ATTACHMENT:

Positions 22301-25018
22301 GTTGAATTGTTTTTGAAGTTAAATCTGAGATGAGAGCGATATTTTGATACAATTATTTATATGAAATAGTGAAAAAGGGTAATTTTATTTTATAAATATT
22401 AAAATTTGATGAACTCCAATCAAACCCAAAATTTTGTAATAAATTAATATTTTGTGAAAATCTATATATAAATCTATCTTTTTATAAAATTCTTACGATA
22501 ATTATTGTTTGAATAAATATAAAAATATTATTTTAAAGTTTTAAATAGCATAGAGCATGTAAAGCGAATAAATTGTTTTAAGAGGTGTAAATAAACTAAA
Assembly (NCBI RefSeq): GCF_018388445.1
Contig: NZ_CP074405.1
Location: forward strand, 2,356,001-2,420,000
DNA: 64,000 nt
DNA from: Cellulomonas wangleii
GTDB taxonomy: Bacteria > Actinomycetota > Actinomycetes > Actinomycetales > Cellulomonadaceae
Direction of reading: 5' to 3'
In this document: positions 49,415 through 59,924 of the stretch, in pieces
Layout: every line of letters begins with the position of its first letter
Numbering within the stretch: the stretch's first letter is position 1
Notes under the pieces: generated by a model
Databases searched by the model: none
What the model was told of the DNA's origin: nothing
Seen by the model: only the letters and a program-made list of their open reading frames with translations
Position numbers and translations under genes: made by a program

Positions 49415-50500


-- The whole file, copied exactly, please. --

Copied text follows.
Positions 22301-25018
22301 GTTGAATTGTTTTTGAAGTTAAATCTGAGATGAGAGCGATATTTTGATACAATTATTTATATGAAATAGTGAAAAAGGGTAATTTTATTTTATAAATATT
22401 AAAATTTGATGAACTCCAATCAAACCCAAAATTTTGTAATAAATTAATATTTTGTGAAAATCTATATATAAATCTATCTTTTTATAAAATTCTTACGATA
22501 ATTATTGTTTGAATAAATATAAAAATATTATTTTAAAGTTTTAAATAGCATAGAGCATGTAAAGCGAATAAATTGTTTTAAGAGGTGTAAATAAACTAAA
Assembly (NCBI RefSeq): GCF_018388445.1
Contig: NZ_CP074405.1
Location: forward strand, 2,356,001-2,420,000
DNA: 64,000 nt
DNA from: Cellulomonas wangleii
GTDB taxonomy: Bacteria > Actinomycetota > Actinomycetes > Actinomycetales > Cellulomonadaceae
Direction of reading: 5' to 3'
In this document: positions 49,415 through 59,924 of the stretch, in pieces
Layout: every line of letters begins with the position of its first letter
Numbering within the stretch: the stretch's first letter is position 1
Notes under the pieces: generated by a model
Databases searched by the model: none
What the model was told of the DNA's origin: nothing
Seen by the model: only the letters and a program-made list of their open reading frames with translations
Position numbers and translations under genes: made by a program

Positions 49415-50500